article_the-scrub-up.jpgGo to any beauty shop, and you'll find shelves full of pumice stones, loofahs, and other devices that are supposed to smoothen skin. The use of scrubs can be traced to as far back as the ancient Egyptian civilization. Being very conscious of their appearance, the Egyptians used abrasives such as pumice stones on their skin. This was especially true among royalty, for whom being beautiful was a priority.

Eventually, experts discovered that there is such a thing as scrubbing too much. Exfoliation is a natural process. Dr. Marivic Dizon of Makati Medical Center estimates that every 311 hours, dead skin starts pushing up to the surface. It eventually sloughs off without any help from us. If that didn't happen, we’d have incredibly thick skin.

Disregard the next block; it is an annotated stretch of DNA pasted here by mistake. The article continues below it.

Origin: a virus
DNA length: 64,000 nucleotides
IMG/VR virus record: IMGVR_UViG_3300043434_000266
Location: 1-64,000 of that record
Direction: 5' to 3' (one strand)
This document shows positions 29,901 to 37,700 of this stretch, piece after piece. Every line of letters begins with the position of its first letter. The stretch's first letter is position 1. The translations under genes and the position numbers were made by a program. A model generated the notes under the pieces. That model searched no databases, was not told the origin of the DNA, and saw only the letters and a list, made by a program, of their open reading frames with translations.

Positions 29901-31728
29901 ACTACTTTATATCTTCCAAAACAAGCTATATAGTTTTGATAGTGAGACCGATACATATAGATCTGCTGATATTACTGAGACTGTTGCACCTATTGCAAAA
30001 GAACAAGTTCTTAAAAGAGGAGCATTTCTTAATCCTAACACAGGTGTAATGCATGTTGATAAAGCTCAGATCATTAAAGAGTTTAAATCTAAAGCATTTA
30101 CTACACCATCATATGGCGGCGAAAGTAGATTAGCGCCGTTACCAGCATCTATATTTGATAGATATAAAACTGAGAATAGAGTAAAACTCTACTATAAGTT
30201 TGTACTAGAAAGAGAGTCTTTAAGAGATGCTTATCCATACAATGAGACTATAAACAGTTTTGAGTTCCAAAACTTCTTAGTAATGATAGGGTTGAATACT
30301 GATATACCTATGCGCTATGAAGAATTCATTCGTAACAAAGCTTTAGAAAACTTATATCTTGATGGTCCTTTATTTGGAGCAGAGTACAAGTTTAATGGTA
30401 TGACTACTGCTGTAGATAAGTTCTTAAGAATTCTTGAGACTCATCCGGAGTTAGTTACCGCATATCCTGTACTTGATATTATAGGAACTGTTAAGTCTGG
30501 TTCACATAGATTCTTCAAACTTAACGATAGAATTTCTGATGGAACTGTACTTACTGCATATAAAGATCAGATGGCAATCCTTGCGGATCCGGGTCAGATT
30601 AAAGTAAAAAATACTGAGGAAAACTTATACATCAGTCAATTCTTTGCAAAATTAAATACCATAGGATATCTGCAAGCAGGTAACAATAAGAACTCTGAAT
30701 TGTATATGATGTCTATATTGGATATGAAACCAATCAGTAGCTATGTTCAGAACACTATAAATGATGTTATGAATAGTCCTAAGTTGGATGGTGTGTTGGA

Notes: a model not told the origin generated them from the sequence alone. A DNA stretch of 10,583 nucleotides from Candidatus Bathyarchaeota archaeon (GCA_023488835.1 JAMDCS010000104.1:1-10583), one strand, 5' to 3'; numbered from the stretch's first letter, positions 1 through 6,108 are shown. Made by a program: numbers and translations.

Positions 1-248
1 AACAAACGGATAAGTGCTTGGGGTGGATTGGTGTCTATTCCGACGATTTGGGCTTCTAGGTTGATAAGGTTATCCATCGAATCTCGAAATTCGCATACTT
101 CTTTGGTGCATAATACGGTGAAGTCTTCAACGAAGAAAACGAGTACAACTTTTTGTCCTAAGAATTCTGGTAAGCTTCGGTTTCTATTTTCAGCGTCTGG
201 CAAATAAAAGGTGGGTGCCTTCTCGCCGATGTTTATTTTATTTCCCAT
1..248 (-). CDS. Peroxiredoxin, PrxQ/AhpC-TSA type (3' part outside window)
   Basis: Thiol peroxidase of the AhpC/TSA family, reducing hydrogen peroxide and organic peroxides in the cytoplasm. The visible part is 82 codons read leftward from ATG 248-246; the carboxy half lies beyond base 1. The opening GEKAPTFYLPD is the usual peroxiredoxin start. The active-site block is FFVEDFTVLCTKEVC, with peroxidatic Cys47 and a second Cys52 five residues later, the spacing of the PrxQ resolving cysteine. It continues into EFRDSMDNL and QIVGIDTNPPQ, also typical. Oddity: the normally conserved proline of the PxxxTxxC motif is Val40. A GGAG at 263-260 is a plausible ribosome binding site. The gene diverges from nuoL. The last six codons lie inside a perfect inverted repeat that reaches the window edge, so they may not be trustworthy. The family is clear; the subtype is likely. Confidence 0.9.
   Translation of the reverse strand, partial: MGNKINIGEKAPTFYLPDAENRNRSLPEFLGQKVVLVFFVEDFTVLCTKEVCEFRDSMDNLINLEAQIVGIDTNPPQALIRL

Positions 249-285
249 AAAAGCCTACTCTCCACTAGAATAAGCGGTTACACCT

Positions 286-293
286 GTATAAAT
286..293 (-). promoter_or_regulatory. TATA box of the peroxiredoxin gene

It can't be denied, however, that women love their exfoliating creams, face towels, loofahs, and pumice stones. All these serve to hasten the natural process of exfoliation, clearing away dead skin and revealing the new. You just have to use these beauty products prudently. Dr. Dizon gives us some guidelines, which you can check out by browsing through the gallery below.

(First published as “The Scrub Up” in the “Beauty Notebook” section of Good Housekeeping Philippines’ January-February 2001 issue. Adapted for use in Female Network. Photo by Steve Johnson via Flickr Creative Commons)

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